PLEASANT GROVE, UT — A boil water order remains in effect for at least the next 72 hours for parts of Pleasant Grove City due to continued traces of E.Coli in the water. Residents in the Monson Services Area are advised to boil their water until further notice.
City officials say there’s no evidence that the presence of E. Coli has stretched past the original area. The city is continuing to investigate the source of bacteria to help mitigate the problem.
On Sunday, the City of Pleasant Grove received preliminary results on tests for E. Coli. taken yesterday on culinary water samples from the area around 300 North and 300 East.
The water is being investigated after routine testing at one household showed the presence of E. Coli.
In a statement released by Pleasant Grove, officials said that tests conducted on water samples from the neighborhood of 300 North and 300 East came back as negative for coliform. The city says it awaits additional test results from the area of 300 North between 300 East and 400 East.
Tests of culinary water coming from three sources that feed into the neighborhood in question have come back with coliform negative results. However, a boil water order remains in effect.
The city is required by Utah law to test culinary water for the presence of E. Coli. They said that during their routine testing in the Monson area of the city around September 1, one sample registered as positive for E. Coli. Upon returning to the area on Sept. 3 as per state standard, an additional 3 samples came back positive.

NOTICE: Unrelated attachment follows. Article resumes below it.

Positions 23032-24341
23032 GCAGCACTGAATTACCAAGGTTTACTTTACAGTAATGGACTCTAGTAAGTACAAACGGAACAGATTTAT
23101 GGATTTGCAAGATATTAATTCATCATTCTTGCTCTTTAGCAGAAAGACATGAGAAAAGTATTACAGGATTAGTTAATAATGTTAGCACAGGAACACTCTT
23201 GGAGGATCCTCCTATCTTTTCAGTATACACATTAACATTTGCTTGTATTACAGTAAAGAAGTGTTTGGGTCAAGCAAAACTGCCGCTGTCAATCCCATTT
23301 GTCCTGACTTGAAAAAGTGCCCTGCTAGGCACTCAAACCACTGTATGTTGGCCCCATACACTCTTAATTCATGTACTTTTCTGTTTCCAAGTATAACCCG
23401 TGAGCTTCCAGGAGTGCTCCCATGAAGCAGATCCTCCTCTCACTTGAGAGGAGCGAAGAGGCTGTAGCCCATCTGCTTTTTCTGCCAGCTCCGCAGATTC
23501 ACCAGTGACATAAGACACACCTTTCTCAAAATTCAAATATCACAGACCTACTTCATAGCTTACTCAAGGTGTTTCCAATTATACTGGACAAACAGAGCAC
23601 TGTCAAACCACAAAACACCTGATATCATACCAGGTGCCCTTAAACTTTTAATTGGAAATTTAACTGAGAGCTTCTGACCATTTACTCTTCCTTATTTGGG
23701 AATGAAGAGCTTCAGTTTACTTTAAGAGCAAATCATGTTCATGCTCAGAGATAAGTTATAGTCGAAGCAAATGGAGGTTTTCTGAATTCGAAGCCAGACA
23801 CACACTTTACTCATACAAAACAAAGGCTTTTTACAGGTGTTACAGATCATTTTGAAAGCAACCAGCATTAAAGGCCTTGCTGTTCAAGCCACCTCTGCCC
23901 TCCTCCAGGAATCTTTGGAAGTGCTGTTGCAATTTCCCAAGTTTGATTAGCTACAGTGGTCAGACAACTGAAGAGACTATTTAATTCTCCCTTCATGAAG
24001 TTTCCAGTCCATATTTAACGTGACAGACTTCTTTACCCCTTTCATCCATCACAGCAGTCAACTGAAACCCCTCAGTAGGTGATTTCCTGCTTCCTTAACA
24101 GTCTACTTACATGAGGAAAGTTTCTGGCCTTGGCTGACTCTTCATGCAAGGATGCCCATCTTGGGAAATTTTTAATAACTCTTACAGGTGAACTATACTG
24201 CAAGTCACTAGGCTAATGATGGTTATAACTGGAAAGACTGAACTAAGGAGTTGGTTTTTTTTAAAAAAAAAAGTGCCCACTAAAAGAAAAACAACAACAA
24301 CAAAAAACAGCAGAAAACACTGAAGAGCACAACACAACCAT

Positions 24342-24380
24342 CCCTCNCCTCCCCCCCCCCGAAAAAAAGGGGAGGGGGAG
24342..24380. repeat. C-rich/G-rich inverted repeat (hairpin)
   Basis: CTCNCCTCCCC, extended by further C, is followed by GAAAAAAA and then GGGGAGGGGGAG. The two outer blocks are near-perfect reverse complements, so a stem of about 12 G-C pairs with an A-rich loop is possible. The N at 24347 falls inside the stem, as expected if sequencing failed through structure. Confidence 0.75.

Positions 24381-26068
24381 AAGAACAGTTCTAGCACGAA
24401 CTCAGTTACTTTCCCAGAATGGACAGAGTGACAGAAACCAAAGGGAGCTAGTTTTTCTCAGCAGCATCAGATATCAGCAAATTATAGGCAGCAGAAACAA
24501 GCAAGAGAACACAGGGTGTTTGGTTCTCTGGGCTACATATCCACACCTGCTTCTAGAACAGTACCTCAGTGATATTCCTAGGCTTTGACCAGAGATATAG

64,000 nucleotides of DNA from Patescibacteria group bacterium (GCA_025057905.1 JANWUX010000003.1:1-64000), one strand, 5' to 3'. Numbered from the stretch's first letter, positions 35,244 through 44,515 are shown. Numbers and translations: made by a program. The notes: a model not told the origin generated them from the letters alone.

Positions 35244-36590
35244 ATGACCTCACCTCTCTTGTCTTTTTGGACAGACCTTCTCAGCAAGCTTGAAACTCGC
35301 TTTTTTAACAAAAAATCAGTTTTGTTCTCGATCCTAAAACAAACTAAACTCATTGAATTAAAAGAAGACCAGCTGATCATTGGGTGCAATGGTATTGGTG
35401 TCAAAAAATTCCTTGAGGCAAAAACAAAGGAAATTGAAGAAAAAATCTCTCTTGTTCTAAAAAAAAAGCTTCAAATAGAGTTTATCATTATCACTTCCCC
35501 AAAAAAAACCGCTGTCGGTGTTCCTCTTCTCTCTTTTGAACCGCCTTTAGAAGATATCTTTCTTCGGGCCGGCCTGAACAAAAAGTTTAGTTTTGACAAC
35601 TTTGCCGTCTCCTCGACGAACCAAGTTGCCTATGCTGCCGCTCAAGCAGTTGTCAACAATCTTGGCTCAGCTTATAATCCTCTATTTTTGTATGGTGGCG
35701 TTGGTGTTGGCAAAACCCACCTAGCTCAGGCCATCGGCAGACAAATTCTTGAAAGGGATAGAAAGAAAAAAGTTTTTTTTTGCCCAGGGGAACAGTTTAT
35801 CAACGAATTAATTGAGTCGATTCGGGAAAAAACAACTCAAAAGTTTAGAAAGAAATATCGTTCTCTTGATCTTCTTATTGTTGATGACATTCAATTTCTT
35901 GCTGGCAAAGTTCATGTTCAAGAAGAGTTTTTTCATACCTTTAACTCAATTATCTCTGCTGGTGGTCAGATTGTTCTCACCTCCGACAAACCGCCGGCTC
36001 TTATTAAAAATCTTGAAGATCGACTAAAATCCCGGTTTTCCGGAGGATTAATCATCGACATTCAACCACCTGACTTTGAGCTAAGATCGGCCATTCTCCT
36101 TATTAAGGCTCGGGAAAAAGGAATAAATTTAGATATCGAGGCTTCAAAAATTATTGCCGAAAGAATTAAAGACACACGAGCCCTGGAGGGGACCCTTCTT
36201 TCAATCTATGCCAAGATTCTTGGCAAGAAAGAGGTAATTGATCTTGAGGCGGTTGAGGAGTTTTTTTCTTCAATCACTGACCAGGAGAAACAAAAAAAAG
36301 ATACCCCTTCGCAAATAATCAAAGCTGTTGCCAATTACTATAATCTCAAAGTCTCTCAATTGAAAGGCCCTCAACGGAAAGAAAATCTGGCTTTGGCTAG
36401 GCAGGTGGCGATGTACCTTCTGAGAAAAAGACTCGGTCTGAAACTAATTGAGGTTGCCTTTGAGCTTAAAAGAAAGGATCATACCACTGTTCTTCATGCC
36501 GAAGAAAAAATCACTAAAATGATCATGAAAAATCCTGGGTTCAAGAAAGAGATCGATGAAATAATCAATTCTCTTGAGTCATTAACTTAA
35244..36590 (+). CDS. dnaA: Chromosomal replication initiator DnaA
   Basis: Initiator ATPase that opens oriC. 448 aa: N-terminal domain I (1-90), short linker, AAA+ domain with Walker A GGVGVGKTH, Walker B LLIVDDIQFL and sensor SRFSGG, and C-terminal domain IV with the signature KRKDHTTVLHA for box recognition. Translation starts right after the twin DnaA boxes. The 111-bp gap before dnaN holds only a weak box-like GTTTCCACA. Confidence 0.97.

Test results from the samples were given to the city on Sept. 5 as it takes two days to complete the tests.
In the meantime, Pleasant Grove city officials say they can lift the boil water advisory when they receive two negative tests for E. Coli from the household that initially tested positive.
What do residents and businesses need to do?
Pleasant Grove City has issued the following information on how to proceed with the boil order advisory:
- DO NOT DRINK THE WATER WITHOUT BOILING IT FIRST. Bring all water to a boil. Let it boil for three minutes. Let it cool before using, or use bottled water. Boiled or bottled water should be used for drinking, making ice, brushing teeth, washing dishes, and food preparation until further notice. Boiling kills bacteria and other organisms in the water.
- E. coli are bacteria whose presence indicates that the water may be contaminated with human or animal wastes. Microbes in these wastes can cause diarrhea, cramps, nausea, headaches, or other symptoms. They may pose a special health risk for infants, young children, some of the elderly and people with severely compromised immune systems.
- The symptoms above may be caused by other issues. If you experience any of these symptoms and they persist, you may want to seek medical advice. People at increased risk should seek advice about drinking water from their health care providers.
Ryan Meeks and Saige Miller contributed to this report.
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